Vernon Dahmer Memorial

Vernon F. Dahmer, Sr. (1908 – 1966), a farmer, businessman, and Civil Rights leader widely known for his belief that “if you don’t vote, you don’t count,” was killed defending his home and family on Jan. 10, 1966.

Dahmer, a well-respected leader in the community, ran a successful family-owned grocery store, served twice as president of the local NAACP chapter, fought for civil rights for African Americans, led voter registration drives, and publicly offered to pay poll taxes for anyone who wanted to register to vote but could not afford to.

Dahmer and his wife, Ellie, had been receiving death threats for their efforts on voter registration. The night of Jan. 10, 1966, they awoke to the sound of shotgun blasts and breaking windows, where open containers of gasoline were being thrown into their home. The house erupted in flames. Ellie and the couple’s children escaped while Dahmer defended the home, but he was severely burned and later died in a hospital.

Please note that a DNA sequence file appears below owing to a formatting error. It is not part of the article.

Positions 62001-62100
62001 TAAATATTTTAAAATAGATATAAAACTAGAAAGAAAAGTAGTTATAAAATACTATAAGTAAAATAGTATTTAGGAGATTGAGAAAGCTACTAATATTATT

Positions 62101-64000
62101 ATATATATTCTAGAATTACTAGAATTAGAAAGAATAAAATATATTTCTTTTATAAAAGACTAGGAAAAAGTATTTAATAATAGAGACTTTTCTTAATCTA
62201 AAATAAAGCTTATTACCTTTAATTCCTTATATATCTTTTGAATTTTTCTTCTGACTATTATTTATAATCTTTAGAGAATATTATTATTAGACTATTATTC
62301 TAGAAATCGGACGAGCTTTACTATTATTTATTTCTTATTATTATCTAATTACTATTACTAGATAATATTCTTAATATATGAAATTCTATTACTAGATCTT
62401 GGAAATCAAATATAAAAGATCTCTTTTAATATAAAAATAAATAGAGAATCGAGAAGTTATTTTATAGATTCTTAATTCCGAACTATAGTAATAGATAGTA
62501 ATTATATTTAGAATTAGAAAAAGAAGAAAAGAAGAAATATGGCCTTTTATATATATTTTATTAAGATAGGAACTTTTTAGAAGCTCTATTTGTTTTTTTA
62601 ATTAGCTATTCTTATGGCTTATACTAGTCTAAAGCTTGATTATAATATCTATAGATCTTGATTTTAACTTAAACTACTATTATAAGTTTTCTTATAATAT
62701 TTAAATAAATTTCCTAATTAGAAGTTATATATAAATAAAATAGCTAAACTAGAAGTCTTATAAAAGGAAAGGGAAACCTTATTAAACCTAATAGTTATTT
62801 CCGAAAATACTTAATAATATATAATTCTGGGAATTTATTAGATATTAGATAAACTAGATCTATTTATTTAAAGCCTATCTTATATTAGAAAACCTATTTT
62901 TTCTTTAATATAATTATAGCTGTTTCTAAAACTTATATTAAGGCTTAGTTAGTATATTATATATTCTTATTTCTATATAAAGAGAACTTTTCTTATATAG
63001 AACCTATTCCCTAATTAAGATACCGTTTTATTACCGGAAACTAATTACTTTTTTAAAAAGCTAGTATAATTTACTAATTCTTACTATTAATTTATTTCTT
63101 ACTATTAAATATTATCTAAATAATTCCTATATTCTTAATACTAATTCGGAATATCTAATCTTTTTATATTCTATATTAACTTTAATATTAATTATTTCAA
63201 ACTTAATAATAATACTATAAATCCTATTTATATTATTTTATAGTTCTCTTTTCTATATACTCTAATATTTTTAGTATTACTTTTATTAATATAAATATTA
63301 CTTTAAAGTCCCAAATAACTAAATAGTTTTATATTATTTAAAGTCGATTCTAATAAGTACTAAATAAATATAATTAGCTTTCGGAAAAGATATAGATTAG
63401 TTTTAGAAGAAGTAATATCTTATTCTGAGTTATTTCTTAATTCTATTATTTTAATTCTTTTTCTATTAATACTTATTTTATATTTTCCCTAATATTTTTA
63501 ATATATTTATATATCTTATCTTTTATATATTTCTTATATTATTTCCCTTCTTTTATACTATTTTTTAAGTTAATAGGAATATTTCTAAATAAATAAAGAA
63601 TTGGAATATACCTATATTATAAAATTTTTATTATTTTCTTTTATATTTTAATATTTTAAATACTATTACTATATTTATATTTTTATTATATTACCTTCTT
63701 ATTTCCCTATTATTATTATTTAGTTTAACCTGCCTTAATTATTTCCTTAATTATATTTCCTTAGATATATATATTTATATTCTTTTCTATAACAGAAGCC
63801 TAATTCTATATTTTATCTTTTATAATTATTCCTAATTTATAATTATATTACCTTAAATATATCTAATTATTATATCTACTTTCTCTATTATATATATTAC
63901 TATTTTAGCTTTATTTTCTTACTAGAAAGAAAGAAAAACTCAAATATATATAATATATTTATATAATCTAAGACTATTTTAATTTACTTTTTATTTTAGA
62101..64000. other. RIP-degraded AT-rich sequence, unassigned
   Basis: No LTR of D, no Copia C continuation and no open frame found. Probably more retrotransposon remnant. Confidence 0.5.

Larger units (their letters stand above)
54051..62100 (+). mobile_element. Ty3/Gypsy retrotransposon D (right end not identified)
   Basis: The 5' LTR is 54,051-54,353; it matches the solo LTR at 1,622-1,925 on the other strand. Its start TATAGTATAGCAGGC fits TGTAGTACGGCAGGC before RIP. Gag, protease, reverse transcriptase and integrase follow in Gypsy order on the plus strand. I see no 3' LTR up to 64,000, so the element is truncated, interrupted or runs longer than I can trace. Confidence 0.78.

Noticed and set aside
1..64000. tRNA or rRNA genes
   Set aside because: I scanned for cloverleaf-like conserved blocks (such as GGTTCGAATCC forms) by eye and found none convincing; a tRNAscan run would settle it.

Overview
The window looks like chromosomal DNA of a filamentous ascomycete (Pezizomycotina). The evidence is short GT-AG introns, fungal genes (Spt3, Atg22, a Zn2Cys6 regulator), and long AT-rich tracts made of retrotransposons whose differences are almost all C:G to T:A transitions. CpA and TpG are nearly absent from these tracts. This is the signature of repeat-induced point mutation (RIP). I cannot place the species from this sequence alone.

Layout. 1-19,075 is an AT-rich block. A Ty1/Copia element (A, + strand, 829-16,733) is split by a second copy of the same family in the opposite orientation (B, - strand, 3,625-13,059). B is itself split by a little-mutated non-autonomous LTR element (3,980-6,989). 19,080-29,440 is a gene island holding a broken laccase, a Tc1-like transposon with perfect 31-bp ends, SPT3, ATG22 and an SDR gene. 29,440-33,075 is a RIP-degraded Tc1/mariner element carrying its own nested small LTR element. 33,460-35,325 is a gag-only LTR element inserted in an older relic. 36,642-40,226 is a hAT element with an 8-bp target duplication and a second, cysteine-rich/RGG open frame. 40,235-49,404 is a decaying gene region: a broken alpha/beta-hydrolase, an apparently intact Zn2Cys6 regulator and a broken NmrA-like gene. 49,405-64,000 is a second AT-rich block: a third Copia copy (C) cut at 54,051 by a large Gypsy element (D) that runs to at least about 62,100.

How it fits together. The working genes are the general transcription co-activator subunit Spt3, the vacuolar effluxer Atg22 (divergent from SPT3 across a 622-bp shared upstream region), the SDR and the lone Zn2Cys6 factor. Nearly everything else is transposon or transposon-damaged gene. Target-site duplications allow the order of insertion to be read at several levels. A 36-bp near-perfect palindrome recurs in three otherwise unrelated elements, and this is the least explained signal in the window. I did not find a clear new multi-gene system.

Finally, in 1998, the state of Mississippi received new evidence to convict the Ku Klux Klan leader responsible for ordering Dahmer’s death and the assault on his family. That trial took place where we stand today at the Forrest County Courthouse.

Vernon F. Dahmer, Sr. is remembered for his leadership, and the Dahmer family continues to honor his legacy through community involvement and activism.

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Ellie Dahmer is Vernon’s wife. She recalls life with Vernon, describes their home, and reflects on the night he died after their home was firebombed on January 10, 1966 on the audio tour.